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Index of Proper Names

  • Accius, L. (170–86 bc), tragic poet and scholar: 10.1.97
  • Achilles, son of Peleus and Thetis, the hero whose “wrath” is the subject of the Iliad: 10.1.47, 50, 65
  • Aebutius, Sex., prosecutor of A. Caecina in 69 bc: 9.3.22
  • Aelius Stilo, L. (born at Lanuvium c.150 bc), scholar: 10.1.99
  • Aeschines (d. c.322 bc) Attic orator, Demosthenes’ chief rival; retired to Rhodes and taught rhetoric there: 10.1.22, 77
  • Aeschylus (c.525–456 bc), Athenian tragic poet: 10.1.66
  • Aetolians, people of N.W. Greece: 10.1.49
  • Afranius, L. (second century bc), author of comedies with Roman settings (togatae): 10.1.100
  • Africa: 9.4.73
  • Africanus: see Scipio
  • Agamemnon, king of Mycenae and leader of Greeks at Troy: 9.3.57
  • Alba Longa, Latin city said to have been founded by Aeneas’ son Ascanius: 9.2.38; 9.3.26
  • Alcaeus (seventh-sixth century bc), lyric poet at Mytilene: 10.1.63
  • Ammon, Egyptian god conceived as a man, identified with Jupiter: 9.3.48
  • Amyclae, ancient settlement near Sparta: Amyclaeus = Spartan, and the famous Spartan hounds can be called “Amyclaean”: 9.3.51
  • Anacreontic colon: see on 9.4.78
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  • Ancharius, person involved in the case of Cicero’s client Varenus: 9.2.56
  • Angitia, goddess worshipped near Fucine Lake in Italy: 9.3.34
  • Antimachus of Colophon (c.400 bc), epic and elegiac poet: 10.1.53
  • Antipater of Sidon (c. 150–105 bc), epigrammatist, spent his last years at Rome: 10.7.19
  • Antonius (Hybrida), C., son of the orator M. Antonius, consul (with Cicero) in 63 bc, accused by M. Caelius in 59 bc of extortion and of participation in the Catilinarian conspiracy; defended by Cicero: 9.3.58, 94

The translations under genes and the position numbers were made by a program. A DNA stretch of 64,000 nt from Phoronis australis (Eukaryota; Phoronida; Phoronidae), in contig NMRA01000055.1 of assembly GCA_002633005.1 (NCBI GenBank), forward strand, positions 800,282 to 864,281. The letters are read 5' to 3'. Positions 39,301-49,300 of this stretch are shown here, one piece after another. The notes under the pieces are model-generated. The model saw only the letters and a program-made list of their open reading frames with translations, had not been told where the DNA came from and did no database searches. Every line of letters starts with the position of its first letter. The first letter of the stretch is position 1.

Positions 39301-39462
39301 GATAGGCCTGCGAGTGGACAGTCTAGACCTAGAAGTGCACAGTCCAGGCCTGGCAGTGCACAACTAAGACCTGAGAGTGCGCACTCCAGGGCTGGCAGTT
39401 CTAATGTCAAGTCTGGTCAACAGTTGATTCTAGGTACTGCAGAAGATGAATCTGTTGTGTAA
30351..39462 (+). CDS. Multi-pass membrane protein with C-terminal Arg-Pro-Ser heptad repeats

• Antonius, M., “Mark Antony” (83–31 bc), the “triumvir” and opponent of Octavian: 9.3.61, 86
  • Apollodorus of Pergamum, rhetor, teacher of Augustus; a rigorous and restrictive theorist, rival of Theodorus of Gadara: 9.1.12
  • Apollonius of Drepanum, a victim of Verres’ peculations: 9.2.52
  • Apollonius of Rhodes, author of the epic Argonautica, written c.250 bc: 10.1.54
  • Appius Claudius Pulcher, consul 54 bc, correspondent of Cicero, accuser of Milo: 9.3.31
  • Aratus of Soli (c.315–c.240 bc), didactic poet, author of Phaenomena: 10.1.46, 55
  • Archilochus of Paros, iambic and elegiac poet: 10.1.59
  • Argives, Argos: 9.4.140
  • Aristarchus of Samothrace (c.216–144 bc), scholar and head of the Alexandrian library: 10.1.54, 59
  • Aristophanes (d. 386 bc), Athenian comic poet: 10.1.66
  • Aristophanes of Byzantium, scholar, head of the Alexandrian library from c.194 bc: 10.1.54
  • Aristotle (384–322 bc), of Stagira, philosopher: 10.1.83; Rhetoric quoted: 9.4.87–88
  • Asia, Asians: 9.3.43; 9.4.103
  • Asinius Pollio, C. (76 bc-ad 4), consul 40 bc; an important figure
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